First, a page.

In filling containers, such as are shown in the drawings, pallet 10 with bag 11 secured thereto is positioned on scale 9 below fill tube 19 with the center of the pallet being substantially aligned with the center of the fill tube. Form 15 is opened, placed around the pallet and bag, and then closed. The walls of bag 11 are pulled up over the upper edge of the form. Air cylinder 49 is then presurized to lower delivery head 5 from its raised retracted position to its lowered operative position. Air cylinders 87a, 87b are then pressurized to move collar 63 from its raised to its lowered position so as to extend linkage 59 and to bring seal 95 into engagement with the inner surface of bag 11 and to at least partially flex arms 65. If bag 13 (or if the plastic film liner in a rigid drum) is wrinkled, the bag (or liner) is then pulled upwardly to remove the wrinkles or folds. Seal 95 is then inflated to expand outwardly and to insure sealing engagement with the bag around the seal and to securely hold the bag in place on the form. Suction is then applied to inlet 23 of duct 9 and product is delivered to bag 11 via fill tube 19. During filling, air is removed from within the container along with dust or vapor and is discharged from duct 9 into the above-mentioned vacuum-type dust collection means. In addition to collecting dust, gases and vapors, by removing air and other gases or vapor from within the container via suction inlet 23, powdered product poured into the container may be at least partially de-aerated thereby to aid in compaction of the product as it fills the container. The method of de-aerating the material in the container will be more fully described hereinafter.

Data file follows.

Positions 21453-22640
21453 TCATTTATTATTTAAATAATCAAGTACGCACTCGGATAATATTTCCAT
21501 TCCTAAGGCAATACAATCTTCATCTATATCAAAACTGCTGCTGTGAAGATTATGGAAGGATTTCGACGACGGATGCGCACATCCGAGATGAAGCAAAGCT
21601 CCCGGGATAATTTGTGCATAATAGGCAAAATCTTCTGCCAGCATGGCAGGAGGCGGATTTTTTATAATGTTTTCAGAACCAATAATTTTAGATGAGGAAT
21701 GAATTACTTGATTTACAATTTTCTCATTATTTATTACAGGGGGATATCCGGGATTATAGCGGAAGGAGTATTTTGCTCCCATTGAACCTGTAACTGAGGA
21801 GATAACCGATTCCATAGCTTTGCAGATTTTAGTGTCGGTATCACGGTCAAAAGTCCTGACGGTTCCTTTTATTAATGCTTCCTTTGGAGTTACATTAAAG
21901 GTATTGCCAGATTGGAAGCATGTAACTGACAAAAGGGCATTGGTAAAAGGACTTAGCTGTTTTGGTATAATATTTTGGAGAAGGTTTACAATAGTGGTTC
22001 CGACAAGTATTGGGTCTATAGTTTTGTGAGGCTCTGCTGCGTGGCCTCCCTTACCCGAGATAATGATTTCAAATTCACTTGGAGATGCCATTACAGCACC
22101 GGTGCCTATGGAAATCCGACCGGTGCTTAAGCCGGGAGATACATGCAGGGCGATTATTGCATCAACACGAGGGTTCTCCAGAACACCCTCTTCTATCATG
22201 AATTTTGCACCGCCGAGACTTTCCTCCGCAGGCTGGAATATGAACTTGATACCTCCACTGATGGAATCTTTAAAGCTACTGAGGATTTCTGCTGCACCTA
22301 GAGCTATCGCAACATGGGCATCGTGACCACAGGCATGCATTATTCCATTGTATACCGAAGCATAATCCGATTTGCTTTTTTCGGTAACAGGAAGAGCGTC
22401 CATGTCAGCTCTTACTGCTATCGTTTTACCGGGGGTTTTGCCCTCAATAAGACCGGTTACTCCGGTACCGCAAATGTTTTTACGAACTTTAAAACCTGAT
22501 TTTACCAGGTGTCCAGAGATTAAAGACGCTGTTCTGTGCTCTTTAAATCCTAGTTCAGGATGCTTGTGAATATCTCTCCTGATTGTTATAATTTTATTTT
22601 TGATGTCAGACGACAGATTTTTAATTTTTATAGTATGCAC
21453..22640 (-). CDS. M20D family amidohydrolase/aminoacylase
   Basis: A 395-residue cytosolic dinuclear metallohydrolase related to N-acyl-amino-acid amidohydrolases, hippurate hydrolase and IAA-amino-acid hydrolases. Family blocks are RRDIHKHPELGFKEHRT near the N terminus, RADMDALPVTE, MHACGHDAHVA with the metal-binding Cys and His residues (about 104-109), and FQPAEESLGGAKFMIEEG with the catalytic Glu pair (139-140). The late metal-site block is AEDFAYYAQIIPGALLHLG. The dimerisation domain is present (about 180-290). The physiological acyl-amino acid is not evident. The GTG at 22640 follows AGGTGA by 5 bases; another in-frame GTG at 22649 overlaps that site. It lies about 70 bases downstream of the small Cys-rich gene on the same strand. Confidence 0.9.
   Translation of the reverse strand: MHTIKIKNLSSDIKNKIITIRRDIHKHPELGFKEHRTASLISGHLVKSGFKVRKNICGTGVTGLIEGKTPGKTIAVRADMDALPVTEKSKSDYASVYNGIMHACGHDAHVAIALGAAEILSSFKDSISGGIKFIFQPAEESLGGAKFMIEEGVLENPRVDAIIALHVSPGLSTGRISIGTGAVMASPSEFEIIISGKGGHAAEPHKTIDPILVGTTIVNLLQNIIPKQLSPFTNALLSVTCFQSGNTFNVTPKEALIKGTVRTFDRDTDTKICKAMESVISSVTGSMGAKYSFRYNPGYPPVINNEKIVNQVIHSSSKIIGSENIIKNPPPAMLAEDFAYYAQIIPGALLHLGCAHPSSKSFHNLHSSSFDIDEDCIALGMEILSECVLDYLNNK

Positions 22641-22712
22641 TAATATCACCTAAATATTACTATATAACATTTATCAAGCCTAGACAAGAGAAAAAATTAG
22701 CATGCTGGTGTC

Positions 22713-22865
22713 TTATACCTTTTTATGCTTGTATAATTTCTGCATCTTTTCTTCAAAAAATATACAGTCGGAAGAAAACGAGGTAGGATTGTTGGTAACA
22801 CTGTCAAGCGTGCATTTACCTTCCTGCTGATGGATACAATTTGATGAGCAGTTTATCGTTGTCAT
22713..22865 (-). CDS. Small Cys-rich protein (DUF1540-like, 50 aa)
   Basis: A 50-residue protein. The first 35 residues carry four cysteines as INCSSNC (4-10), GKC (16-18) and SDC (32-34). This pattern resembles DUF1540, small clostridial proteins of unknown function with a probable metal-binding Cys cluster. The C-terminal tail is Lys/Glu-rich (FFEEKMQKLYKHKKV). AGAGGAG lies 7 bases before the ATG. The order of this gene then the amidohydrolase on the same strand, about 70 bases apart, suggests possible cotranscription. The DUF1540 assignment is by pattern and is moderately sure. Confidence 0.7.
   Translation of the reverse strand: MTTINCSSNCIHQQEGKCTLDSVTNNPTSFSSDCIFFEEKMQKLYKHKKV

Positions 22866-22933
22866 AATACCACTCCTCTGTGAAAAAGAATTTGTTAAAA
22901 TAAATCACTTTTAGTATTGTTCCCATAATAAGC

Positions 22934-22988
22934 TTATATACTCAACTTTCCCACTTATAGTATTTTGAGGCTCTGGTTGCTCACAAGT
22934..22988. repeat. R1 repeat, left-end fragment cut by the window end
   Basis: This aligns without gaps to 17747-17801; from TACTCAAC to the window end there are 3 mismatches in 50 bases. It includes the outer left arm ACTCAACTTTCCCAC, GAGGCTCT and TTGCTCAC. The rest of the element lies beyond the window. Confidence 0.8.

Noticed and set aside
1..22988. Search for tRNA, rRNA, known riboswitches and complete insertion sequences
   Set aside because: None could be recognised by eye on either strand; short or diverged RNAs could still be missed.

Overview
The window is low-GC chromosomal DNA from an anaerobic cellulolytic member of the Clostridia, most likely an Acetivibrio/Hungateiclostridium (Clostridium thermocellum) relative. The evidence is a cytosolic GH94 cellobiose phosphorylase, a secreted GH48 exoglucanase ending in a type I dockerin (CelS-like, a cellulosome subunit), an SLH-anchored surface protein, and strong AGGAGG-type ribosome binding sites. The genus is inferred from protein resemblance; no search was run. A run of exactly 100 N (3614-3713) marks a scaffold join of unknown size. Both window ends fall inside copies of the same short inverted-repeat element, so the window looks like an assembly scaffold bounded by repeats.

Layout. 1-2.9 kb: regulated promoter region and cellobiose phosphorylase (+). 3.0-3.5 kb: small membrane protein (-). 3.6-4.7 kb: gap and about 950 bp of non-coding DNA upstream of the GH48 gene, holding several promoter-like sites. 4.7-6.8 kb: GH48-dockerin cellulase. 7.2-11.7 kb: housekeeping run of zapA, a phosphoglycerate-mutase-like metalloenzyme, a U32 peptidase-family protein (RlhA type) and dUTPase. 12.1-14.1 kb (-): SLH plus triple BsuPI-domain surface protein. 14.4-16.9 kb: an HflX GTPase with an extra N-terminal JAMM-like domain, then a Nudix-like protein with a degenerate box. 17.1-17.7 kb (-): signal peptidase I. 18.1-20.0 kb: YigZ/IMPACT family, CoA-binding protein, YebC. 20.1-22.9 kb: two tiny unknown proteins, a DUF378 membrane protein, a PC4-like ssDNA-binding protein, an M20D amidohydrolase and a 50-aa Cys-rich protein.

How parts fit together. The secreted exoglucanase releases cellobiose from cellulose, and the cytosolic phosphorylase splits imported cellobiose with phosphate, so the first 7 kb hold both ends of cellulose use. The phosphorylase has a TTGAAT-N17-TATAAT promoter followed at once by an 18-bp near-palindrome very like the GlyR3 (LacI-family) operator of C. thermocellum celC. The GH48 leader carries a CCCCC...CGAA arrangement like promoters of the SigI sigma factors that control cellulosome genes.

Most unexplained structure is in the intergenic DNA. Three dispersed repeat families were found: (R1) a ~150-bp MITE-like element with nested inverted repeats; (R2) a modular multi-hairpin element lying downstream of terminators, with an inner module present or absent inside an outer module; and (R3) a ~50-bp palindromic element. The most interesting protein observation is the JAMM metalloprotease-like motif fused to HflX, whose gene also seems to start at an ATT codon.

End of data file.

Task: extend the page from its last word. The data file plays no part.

Upon scale 14 indicating that a desired weight of product has been delivered into the bag, feeding of the product is stopped. Seal 95 is deflated and air cylinders 87a, 87b are pressurized so as to move collar 63 to its raised position which in turn collapses umbrella linkage 59. As the umbrella linkage collapses it will be noted that the outer ends of arms 65 and seal 95 do not move substantially below their level when extended and sealingly engaging bag 11. Thus, the bag may be filled to a level just below the level of seal 95 on the bag and the product will not interfere with collapsing of the linkage. Upon collapse of the umbrella linkage, cylinder 49 is pressurized to raise the delivery head to its raised retracted position. Form 15 is then removed and the upper portion of bag 11 is then twisted shut and tied closed. The filled container is then removed from scale 14 by a forklift truck. Thus, the apparatus of this invention is readied to begin the next filling operation.